Feminism is defined as “the belief that men and women should have equal rights and opportunities.” Unfortunately, the movement seems to get a far worse reputation than the simplistic belief in equality that its name entails. Feminism is a movement to empower all genders, as people are encouraged to fight against any sort of social constraints that prevent them from being who they are. But ultimately, it’s so much more than that. Feminism has changed my perspective on life to make me more open-minded, more accepting of other people’s lifestyles and more conscious of who I am and who I can be. Here are some of the few life lessons I’ve learned through striving for gender equality.
1. It’s not just about you.
There are people that claim that they don’t need feminism because “they’re not oppressed.” To them I say, “Congratulations, but that doesn’t mean other people don’t need feminism.” Approximately one in five women will experience attempted or completed rape in her lifetime, with the same ratio of men experiencing a form of sexual violence other than rape in their lifetimes. Feminism is about making sure that people know the victim is never to blame for an assault, regardless of their gender. In Saudi Arabia, women still can’tdrivea motor vehicle. So even if you can’t see the need for feminism in your own country, there’s no reason not to subscribe to the theory so as to support the women that can’t. And as important as you and your life are, you have to step back and look at the big picture sometimes.
2. You’re going to cry, and that’s okay.
Crying now has a negative connotation in our society, and not because it makes people empathize with others that are feeling upset. Unfortunately, crying is seen as a sign of weakness, and is more often than not subconsciously tied with being feminine. This especially affects men, for whom crying can sometimes turn them into a pariah. Feminism works to allow anyone of any gender to cry, because emotional expression is never something to be ashamed of, so long as you’re not hurting anybody in the process.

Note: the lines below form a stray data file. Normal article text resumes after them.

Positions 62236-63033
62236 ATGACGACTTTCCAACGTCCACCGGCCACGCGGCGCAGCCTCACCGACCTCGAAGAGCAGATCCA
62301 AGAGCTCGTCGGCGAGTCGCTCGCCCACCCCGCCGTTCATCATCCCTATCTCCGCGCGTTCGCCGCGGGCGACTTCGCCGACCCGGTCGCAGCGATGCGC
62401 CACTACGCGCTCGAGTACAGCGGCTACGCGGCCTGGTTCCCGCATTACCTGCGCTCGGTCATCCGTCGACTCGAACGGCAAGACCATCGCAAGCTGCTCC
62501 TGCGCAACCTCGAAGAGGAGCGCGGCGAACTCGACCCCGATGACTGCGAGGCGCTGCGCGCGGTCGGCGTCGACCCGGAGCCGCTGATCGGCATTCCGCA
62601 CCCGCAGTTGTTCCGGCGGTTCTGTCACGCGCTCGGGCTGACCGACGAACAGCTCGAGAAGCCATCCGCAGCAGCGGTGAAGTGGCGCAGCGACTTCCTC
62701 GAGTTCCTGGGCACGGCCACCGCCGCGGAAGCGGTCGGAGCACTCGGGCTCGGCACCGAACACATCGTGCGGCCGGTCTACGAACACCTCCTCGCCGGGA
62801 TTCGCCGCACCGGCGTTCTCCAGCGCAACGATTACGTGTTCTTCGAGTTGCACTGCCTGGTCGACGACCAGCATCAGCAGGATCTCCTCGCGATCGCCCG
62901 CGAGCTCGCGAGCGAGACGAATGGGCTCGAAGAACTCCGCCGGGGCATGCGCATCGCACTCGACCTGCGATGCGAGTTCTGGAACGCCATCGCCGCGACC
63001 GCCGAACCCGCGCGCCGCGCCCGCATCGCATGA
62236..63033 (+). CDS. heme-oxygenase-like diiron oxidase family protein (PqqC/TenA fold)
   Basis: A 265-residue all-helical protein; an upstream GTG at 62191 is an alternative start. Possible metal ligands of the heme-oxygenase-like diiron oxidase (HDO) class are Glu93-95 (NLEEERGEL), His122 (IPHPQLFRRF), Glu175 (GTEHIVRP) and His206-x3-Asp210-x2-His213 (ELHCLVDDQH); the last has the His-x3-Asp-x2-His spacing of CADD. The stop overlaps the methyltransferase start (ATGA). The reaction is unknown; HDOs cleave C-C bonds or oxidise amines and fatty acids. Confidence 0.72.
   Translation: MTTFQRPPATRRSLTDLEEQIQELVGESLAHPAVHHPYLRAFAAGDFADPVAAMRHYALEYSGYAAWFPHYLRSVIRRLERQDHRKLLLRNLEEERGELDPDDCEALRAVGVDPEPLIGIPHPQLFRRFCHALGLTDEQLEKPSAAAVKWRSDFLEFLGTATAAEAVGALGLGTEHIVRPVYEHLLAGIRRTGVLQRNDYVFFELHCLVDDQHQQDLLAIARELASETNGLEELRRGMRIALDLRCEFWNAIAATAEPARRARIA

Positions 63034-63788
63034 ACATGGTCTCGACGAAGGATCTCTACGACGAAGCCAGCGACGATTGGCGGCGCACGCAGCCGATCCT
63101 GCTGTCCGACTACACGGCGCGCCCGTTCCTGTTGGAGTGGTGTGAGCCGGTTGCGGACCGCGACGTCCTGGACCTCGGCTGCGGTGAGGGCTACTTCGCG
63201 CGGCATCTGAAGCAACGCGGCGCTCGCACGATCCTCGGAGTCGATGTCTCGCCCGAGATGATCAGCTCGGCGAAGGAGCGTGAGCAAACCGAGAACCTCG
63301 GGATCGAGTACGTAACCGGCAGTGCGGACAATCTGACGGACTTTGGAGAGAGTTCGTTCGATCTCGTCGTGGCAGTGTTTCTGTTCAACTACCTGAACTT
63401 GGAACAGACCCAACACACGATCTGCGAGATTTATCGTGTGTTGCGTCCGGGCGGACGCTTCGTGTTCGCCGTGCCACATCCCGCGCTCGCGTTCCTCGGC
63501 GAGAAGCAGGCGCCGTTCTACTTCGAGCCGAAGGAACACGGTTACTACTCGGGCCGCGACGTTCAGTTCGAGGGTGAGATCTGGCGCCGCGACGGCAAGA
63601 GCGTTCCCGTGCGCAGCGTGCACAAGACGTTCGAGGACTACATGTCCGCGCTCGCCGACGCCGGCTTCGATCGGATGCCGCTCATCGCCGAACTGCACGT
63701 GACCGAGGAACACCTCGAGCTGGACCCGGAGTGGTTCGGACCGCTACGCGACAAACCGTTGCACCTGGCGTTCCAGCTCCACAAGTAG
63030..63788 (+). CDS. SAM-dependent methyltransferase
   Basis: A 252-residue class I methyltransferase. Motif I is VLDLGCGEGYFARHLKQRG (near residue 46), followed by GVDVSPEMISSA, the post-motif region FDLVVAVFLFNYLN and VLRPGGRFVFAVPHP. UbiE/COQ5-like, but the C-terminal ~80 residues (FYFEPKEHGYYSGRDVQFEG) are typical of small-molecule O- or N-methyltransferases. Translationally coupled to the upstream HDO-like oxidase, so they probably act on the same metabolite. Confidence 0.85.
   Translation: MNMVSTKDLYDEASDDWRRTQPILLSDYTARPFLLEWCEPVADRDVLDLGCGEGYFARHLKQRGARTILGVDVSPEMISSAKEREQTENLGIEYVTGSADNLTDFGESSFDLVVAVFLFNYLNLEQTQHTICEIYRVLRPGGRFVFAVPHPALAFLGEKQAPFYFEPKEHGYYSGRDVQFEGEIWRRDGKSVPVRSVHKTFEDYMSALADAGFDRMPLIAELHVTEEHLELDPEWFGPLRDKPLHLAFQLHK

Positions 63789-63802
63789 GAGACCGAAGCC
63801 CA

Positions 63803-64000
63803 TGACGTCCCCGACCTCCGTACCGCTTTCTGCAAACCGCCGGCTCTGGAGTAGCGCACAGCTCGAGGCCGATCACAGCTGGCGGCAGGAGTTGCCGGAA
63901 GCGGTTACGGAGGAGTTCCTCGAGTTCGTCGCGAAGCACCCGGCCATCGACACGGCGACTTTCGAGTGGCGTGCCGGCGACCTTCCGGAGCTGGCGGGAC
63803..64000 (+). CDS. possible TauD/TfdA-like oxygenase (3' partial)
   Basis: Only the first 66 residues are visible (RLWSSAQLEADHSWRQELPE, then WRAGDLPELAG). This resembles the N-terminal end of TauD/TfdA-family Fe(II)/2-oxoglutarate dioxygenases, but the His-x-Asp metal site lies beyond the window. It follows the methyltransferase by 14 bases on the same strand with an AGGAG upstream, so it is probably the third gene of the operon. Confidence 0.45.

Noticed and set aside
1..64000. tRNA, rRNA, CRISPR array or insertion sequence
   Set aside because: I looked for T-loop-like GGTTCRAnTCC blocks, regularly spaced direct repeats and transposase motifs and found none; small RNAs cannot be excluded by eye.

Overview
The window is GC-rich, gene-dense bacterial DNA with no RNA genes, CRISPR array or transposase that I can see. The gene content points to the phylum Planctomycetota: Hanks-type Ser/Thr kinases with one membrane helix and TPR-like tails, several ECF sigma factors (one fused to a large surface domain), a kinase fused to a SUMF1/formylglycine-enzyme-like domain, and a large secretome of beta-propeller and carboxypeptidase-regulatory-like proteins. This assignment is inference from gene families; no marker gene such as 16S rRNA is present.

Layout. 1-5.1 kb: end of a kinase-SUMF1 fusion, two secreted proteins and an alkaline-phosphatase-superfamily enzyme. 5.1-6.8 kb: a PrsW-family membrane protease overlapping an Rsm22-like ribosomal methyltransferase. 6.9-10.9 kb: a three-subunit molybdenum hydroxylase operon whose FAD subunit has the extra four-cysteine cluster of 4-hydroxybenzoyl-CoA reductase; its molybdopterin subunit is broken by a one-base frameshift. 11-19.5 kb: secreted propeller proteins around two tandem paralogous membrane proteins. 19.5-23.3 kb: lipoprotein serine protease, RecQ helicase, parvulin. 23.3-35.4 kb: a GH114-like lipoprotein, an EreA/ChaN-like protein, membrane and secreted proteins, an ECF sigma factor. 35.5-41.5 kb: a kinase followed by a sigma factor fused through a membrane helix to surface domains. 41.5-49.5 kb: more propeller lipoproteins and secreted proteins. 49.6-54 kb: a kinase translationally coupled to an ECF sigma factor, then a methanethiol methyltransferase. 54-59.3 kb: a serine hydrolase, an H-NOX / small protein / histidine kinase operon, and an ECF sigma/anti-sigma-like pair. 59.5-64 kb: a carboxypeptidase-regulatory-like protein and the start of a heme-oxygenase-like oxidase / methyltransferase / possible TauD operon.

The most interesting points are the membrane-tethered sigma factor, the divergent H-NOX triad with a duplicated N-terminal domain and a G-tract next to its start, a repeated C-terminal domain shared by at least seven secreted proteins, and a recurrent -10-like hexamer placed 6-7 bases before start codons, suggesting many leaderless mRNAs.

3. Be comfortable in your own body.
Women’s bodies are censored more than men’s in film and television, and the word “period” is something of a taboo. I see a problem there. Now, I’m not telling you to go out and show your entire body off to the world, as privacy is still an important thing (as is clothing), but I’m saying that you shouldn’t treat “tampon” like a swear word and boobs like the work of the devil himself. These are natural things, and making them unnatural only serves to further stigmatize women.
4. Be supportive of all girls.
I’m not going to lie; when I was younger, I would judge girls that wore shorter shorts than me, that wore too much makeup, that were just different than me. But now I realize that that energy was severely wasted. Even if I don’t agree with what a girl is wearing or doing, I know that tearing them down will not accomplish anything. So long as a girl isn’t actively hurting someone, it’s necessary that I support her. Because without a united front of women, be them all biologically female or not, how will feminism ever get anywhere?
This is where feminism gets its bad reputation. Some people see it as a man-hating movement, when in reality that idea gets into the territory of misandry, which is counterproductive to the ideas of equality that so many level-headed feminists strive for every day. Feminism does not strive to take away from men. Closing the wage gap doesn’t mean cutting men’s wages; it means raising women’s. Making someone equal to you socially only means raising them up to you, not knocking you down.
6. You don’t have the right to prohibit people from making certain choices.
Yes, this is targeted mainly at the abortion debate, but really, it can be applicable to other situations. See, while I understand the moral gray area of abortion, the reason I firmly stand on the pro-choice side of things is that I could never give myself the right to tell a woman that she can’t make what she feels to be the best decision for herself because I don’t agree with it. This also goes for someone's outfit, dating partner and so many more. I can disagree, but I can’t decide.
As I’ve said before, the word “feminine” has an unnecessarily negative term. Through becoming a feminist, I’ve learned to embrace more of a feminine side that I didn’t enjoy when I was younger. While I may not enjoy wearing dresses or makeup or the like, I know that if I ever did wear them, it wouldn’t be the end of the world. Expressing emotion and trying to dress nicely aren’t bad things; they’re stereotypically feminine things. And even if you don’t agree with stereotyping, there’s no reason to drag down the actions themselves.
Becoming a feminist has been an eye-opening experience for me. It made me realize that suffrage wasn’t the end of inequality, and that while we’ve made incredible strides since then for equality of all genders, there’s still some work to do, work we have to do together.